Matthew Frank. Expelling the Germans: British Opinion and Post-1945 Population Transfer in Context. Oxford: Oxford University Press, 2008. x + 320 pp. $110.00 (cloth), ISBN 978-0-19-923364-9.
Reviewed by Richard Scully (Department of History, University of New England [New South Wales])
Published on H-German (August, 2009)
Commissioned by Susan R. Boettcher
The Expulsions from the Outside
Of all the issues in recent German history, few are as controversial as the 1944-46 loss of the eastern territories (and the Sudetenland) and the fates of the millions of Germans who fled westwards from those regions. The roughly eight or nine million refugees and expellees who were displaced by the advancing Red Army and postwar policy have constituted a stumbling block to final reconciliation between Germany and its Polish and Czech neighbors since the 1990s. Demands for public commemoration and any comparison of their fate with that of the victims of Nazi-era displacements have been steadfastly rejected by successive Polish and Czech governments, while the status of the refugees and expellees as an important bastion of conservatism (and even irredentism) in the West has also caused controversy within Germany itself. Works by Günter Grass and others have kept the issue (and the potential for legal and financial compensation) in the public eye, and those on the floor of the Bundestag have witnessed the periodic reminders of yet another of the legacies of Germany's troubled past.
While a wealth of scholarship (and circumstantial literary discussion) covers the German, Polish, and Czech impact of the expulsions, beyond that context, international attitudes have not been well researched. What is known of attitudes beyond the immediate context has come largely from discussions of the high-level U.S., Soviet, and British machinations at Tehran, Yalta and Potsdam. The determination of Winston Churchill and Josef Stalin to erase Prussia and Prussian influences from the map of Europe is perhaps common knowledge, but beyond this elite level, even scholarly understandings of international attitudes are limited. Matthew Frank's new book therefore represents a significant milestone in the study of a neglected subject. As Frank shows, the relocation of millions of Germans was not merely a matter of concern only to eastern Europe and "The Big Three," but also to a British public conscious as never before (or since) of European affairs. Frank's focus falls on the attitudes of journalists, administrators, academics, and the "general public" as well as politicians, and offers a refreshing account of the ways in which a whole political society reacted to policies of immediate relevance to the emergence of a new Europe. A scholar of "British attitudes" myself, I marvel at the sheer inclusiveness of Frank's analysis.
The casual observer may ask why British attitudes should take center stage in the case of an exercise in demography and political geography undertaken primarily by the USSR, Poland, and Czechoslovakia. Quite apart from the fact that the final destination for so many of the refugees and expellees was the British-occupied zone of Germany, what Frank's book serves to illustrate is that transnational interactions are an essential lens through which to observe all aspects of modern European history. The clear-cut national lines so often drawn in the historical profession are just as deceptive as those drawn by Great Power policymakers at the treaty table, and though it may seem paradoxical, it is impossible to understand an issue like the German expulsions without attention to a situation where such borders are simultaneously of lesser importance and indispensable. The expulsions were an event of European (if not global) significance that deserved scholarly treatment from a broader perspective, and Frank illustrates the necessity of this stance well. Hopefully, the book will prompt a similar investigation of Russian, U.S., and French attitudes, as well as those of the other European populations affected directly or indirectly by the German displacements.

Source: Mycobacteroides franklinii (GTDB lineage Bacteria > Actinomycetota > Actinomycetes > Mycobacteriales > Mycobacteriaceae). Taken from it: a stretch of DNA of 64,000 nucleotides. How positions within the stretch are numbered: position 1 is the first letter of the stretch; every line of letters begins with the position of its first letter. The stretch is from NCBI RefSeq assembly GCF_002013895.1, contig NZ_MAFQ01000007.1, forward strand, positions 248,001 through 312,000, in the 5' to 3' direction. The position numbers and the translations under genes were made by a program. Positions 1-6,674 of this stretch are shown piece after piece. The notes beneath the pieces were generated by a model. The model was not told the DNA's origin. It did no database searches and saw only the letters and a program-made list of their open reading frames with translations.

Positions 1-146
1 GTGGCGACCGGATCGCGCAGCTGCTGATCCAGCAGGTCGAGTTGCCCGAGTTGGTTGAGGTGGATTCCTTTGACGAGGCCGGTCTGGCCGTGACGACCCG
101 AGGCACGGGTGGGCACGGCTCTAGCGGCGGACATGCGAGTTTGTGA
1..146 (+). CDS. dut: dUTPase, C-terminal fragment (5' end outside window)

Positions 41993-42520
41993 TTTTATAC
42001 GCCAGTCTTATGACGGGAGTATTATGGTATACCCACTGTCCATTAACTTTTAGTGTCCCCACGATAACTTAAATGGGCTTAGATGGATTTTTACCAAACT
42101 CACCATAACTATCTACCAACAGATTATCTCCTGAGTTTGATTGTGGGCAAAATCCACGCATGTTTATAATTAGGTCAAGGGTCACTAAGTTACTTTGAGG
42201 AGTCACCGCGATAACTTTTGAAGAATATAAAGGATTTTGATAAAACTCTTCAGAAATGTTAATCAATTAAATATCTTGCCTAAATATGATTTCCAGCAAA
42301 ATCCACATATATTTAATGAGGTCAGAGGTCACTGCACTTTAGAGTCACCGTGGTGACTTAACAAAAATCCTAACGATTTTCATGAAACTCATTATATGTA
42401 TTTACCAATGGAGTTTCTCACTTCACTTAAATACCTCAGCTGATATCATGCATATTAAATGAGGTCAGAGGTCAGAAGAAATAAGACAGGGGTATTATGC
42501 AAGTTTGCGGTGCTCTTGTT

The title of the book is therefore revealing, as Frank provides an account of British attitudes in their pan-European "context." Part of this mood relates to British attitudes towards similar, earlier mass movements of population, not merely those attempted by the Nazis. Therefore, it is refreshing to see a discussion of attitudes towards the Greek-Turkish transfers of the early 1920s (which were also highly controversial at the time and now are largely "forgotten") included early on in the work. British attitudes to the Greek-Turkish case were a mixture of approval regarding the policy's long-term goals, but misgivings regarding the immediate human impact, a stance that sets up a useful paradigm for understanding the German case. Lord Curzon's opinion, expressed at the Lausanne conference at which such transfers were discussed, is revealing. As Frank shows, he felt the social and economic drawbacks in the short term were seen to be "compensated by the removal of deep-rooted causes of quarrel ... and greater future homogeneity of population" (p. 25). This material is then linked effectively to a discussion of attitudes during the Second World War itself, material that also points to a degree of ambivalence on the part of British policymakers and the general public, but grudging acceptance of the desirability of population transfers following victory over the Axis (and officially agreed to at Tehran in 1943). Perhaps most fascinating for me was Frank's exploration of how Adolf Hitler's own "Home to the Reich" policy was accepted in wartime Britain as an admirable and apparently successful model for any postwar system of population transfers.